The recovery doesn’t happen when you are running. Going past 20 miles for your longest training run for your first marathon depends on your marathon goal. If you need a confidence booster, it might make sense to strategically work that into your training. If you are working towards going for a particular time goal, I’d recommend not going past 20 miles. The increased time spent on your feet will reduce the benefit you’d gain from the long run, not allowing you to recover appropriately and potentially mess up the rest of your training leading into the marathon. Just recover well, and let your body adapt to the training 🙂
Should I Do 22-24 Once Before The Actual Race To Avoid Hitting The Wall?
Sometimes less is more. You’re less likely to hit the wall with increased overall training volume/weekly mileage than with increasing length of individual runs. Build progressively over time (The more time you give yourself to train, the more flexibility you have with this), and try your best not to get injured by following a program or working with a coach to personalize your training to meet your current fitness needs!
The knee stretches in my 7-Minute Real-Time Knee Stretching Routine Video are great for keeping you mobile and healthy while training for your first marathon! This FREE video includes knee stretches done in real-time, so they are easy to follow! Check it out by tapping on this link right here!
The long run in any marathon training program should increase progressively and consistently with time. Adjusting the distance (or the time you spend doing your long run) should be optimal to meet you where you’re at in your marathon training journey. The staples for any marathon training program are the same, but how you personalize your program to optimize your running looks different for everyone. That’s the beauty of personalization and training to meet where your current fitness is. The Daniels’ Running Formula is an excellent resource for marathon training. Another recommendation for a go-to resource is Running Periodization. Marathon: The Ultimate Training Guide is another. And my personal favorite, as it pertains to where any running program should begin, is Explosive Running, discussing the importance of running technique for any level and distance runner.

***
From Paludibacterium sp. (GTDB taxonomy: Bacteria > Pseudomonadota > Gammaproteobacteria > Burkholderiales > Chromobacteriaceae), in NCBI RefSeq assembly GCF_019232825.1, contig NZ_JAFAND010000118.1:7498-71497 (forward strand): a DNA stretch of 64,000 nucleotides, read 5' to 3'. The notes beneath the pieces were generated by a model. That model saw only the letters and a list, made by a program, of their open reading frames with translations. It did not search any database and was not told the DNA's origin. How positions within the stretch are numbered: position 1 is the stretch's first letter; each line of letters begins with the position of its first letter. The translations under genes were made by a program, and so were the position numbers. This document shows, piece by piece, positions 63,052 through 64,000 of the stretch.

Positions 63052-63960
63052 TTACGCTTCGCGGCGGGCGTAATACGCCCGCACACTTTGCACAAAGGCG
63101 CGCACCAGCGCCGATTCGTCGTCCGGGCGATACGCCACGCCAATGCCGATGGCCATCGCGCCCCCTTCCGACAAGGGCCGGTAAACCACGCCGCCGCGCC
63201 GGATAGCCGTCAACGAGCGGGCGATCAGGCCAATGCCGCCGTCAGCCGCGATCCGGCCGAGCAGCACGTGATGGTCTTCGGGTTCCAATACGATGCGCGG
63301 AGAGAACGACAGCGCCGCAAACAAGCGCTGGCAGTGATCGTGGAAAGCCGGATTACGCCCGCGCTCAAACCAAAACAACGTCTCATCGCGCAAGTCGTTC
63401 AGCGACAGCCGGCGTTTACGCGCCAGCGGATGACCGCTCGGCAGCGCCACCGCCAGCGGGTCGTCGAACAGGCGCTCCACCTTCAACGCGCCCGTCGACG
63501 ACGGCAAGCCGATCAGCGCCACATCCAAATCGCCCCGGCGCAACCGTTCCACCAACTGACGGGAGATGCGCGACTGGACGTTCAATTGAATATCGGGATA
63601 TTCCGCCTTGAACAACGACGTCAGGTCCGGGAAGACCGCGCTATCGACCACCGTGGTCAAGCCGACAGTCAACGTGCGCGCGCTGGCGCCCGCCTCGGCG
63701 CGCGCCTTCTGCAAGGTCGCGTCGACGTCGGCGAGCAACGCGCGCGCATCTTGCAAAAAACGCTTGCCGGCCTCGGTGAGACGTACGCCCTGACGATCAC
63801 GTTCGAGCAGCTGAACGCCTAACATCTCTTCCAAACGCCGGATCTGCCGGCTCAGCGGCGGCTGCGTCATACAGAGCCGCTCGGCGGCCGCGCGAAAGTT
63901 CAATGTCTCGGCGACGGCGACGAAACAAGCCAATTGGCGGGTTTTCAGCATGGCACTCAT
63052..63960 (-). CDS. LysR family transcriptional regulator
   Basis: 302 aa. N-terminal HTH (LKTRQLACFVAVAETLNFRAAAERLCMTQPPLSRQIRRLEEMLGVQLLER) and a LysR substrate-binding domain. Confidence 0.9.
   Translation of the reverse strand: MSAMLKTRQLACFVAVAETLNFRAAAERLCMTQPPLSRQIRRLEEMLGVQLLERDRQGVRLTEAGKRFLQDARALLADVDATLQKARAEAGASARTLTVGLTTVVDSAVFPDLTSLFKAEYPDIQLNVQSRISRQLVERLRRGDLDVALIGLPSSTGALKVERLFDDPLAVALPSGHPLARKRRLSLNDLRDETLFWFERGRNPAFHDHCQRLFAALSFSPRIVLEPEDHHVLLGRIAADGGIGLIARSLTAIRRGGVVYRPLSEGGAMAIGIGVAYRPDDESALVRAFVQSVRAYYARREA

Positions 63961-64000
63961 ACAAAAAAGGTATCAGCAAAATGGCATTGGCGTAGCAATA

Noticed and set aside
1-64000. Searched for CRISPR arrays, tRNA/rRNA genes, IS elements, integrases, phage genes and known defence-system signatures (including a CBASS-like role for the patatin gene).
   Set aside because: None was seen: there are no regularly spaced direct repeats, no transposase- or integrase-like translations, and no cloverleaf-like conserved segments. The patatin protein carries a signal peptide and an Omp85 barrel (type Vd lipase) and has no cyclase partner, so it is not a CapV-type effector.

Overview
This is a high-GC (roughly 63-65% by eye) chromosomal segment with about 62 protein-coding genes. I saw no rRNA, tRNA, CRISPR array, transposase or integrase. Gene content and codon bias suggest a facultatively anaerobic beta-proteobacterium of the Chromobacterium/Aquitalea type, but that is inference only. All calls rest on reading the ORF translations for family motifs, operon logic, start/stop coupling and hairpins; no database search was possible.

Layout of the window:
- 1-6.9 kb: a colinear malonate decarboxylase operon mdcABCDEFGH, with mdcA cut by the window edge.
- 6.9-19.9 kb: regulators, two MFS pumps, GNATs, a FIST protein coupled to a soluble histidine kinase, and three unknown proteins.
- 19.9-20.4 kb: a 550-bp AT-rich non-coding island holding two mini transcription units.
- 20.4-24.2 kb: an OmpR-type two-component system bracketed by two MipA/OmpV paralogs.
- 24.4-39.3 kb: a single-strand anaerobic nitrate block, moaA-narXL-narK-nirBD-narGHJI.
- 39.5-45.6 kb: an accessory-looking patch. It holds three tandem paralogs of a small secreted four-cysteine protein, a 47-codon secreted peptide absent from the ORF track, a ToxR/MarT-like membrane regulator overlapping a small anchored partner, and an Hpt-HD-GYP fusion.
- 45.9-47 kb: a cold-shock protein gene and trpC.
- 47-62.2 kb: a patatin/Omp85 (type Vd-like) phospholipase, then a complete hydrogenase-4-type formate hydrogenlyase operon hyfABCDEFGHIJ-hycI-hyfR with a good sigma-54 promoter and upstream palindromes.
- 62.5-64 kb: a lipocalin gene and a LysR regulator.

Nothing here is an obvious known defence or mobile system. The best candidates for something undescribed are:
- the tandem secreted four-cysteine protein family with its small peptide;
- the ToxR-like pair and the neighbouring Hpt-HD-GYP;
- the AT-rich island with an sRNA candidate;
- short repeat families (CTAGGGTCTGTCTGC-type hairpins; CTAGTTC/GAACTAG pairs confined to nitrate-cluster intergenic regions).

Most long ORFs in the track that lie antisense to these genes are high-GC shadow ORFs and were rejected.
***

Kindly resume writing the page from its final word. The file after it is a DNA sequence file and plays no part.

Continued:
The odds are always in your favor when you trust your gut and are honest with yourself! You know your body best.
My race is 26.2 miles. How do I know if I can run the distance?
It’s about accumulative weekly mileage. If you’re running 50-60 miles per week at an 8:30 min/mile pace, you’ll quickly have over half of your mileage outside of your long run (at MOST!) since the long run shouldn’t take up as much of your total mileage as that.
Double runs are a great way to get your body used to the stress of the training as you build your way up to 2-hours as a side note.
I’m a HUGE fan of Jeff Galloway’s run/walk method. Mixing walks into your long runs allows you to get the time spent on your feet while keeping the run aerobically. Walking is aerobic. It will enable your joints and tendons to get used to the stress of training.
Remember the purpose behind every run. For the long run, you want to be able to run for the long run (pun intended) and tackle it, feeling good afterward, able to walk the day after, and not experiencing crazy soreness. The long run sets you up for a marathon so that on race day, you can eliminate as many surprises as possible aside from the ones that surprise you most during the race, but that’s the fun of the marathon, right?